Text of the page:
William F. Wollenhaupt received a limited education in the public schools of Dayton, and at the age of nine years began work in the T. A. Phillips & Son's cotton mills, where he remained until the fall of 1869, when he entered the cigar factory of Munday & Laubach as an apprentice; was one year confined to stripping tobacco, and then advanced to the position of cigarmaker. He worked for this firm until 1874, when, having learned the trade, he was offered the foremanship of the Hanna Bro.'s cigar manufactory, which he accepted and retained until October, 1889. November 1, 1889, he received his appointment as mail carrier under the Harrison administration, and is still faithfully performing the duties of that office.

Mr. Wollenhaupt was married, May 15, 1877, to Miss Anna C. Lang, daughter of George and Theresa (Sebald) Lang, who were both born in Germany. Mrs. Wollenhaupt was born in Dayton, Ohio, December 27, 1857, and was educated in the common and parochial schools. To this union have been born five children—Blanche Emma (deceased), Laura Agnes, Clarence Eugene (deceased), Ralph Joseph, and Irene Antoinette.  The parents are members of Holy Trinity Roman Catholic church, and Mr. Wollenhaupt is a member of the Knights of Saint John, being treasurer of commandery No. 104 of Holy Trinity church, having held the office since 1891.   February 25, 1896, he was elected second vice-commander of commandery No. 104, uniform rank. He was a delegate to the twelfth annual convention of the order at Columbus, Ohio; also to the seventeenth annual convention at Evansville, Ind., and the eighteenth annual convention at Dayton, and has also attended other conventions of the order. He is a member of the Sons of Veterans of Dayton, and was the delegate of that order to the convention held at Hillsboro, Ohio, in February, 1896. He is likewise a member of Court Cooper, Independent Order of Foresters, and of the Catholic Gesellen Verein.  Mr. Wollenhaupt is also a member of the National Association of Letter Carriers of Dayton; was elected at their first meeting as financial secretary, and later chosen to represent the Dayton branch at the seventh annual convention, held at Grand Rapids, Mich., in September, 1896. In politics he is a republican.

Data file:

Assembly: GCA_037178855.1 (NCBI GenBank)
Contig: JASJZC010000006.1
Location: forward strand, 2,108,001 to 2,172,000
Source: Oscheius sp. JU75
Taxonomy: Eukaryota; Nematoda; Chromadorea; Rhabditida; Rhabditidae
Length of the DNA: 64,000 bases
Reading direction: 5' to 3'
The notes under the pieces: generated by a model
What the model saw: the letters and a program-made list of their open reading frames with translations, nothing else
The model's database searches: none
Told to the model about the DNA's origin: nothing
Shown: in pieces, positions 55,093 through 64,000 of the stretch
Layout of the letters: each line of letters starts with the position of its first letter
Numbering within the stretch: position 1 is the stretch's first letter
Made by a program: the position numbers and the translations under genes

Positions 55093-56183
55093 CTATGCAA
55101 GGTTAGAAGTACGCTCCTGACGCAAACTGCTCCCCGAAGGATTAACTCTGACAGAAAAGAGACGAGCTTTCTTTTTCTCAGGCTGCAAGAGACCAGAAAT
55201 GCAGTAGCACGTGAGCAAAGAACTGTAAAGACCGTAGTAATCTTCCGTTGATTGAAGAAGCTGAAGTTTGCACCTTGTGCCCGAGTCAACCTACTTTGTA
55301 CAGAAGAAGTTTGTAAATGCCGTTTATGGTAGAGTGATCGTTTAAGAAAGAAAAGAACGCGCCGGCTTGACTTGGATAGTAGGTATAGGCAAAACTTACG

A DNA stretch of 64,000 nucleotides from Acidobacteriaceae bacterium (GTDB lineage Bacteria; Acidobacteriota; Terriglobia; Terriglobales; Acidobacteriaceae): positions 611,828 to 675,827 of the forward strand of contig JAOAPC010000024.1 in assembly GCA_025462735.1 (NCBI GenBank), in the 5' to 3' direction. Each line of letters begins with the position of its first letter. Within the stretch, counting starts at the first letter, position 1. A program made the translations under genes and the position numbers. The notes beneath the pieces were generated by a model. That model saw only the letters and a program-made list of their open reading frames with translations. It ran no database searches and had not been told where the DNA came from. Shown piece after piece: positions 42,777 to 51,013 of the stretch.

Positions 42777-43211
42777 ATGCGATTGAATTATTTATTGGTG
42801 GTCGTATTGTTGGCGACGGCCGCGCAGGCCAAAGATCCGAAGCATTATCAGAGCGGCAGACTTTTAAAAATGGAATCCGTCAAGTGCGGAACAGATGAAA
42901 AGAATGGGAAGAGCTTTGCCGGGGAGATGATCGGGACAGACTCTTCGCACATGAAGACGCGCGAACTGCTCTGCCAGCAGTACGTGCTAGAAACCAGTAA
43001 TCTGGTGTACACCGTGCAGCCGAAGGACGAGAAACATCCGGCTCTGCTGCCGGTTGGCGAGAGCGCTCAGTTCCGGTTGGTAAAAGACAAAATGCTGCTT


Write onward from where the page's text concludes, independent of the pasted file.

Mr. Wollenhaupt resides with his family at No. 353 East Xenia avenue. He owns his home, and also the old home of his wife, No. 250 South Henry street. He and his family stand in high estimation in society and church circles, while as a citizen his name is without a blemish.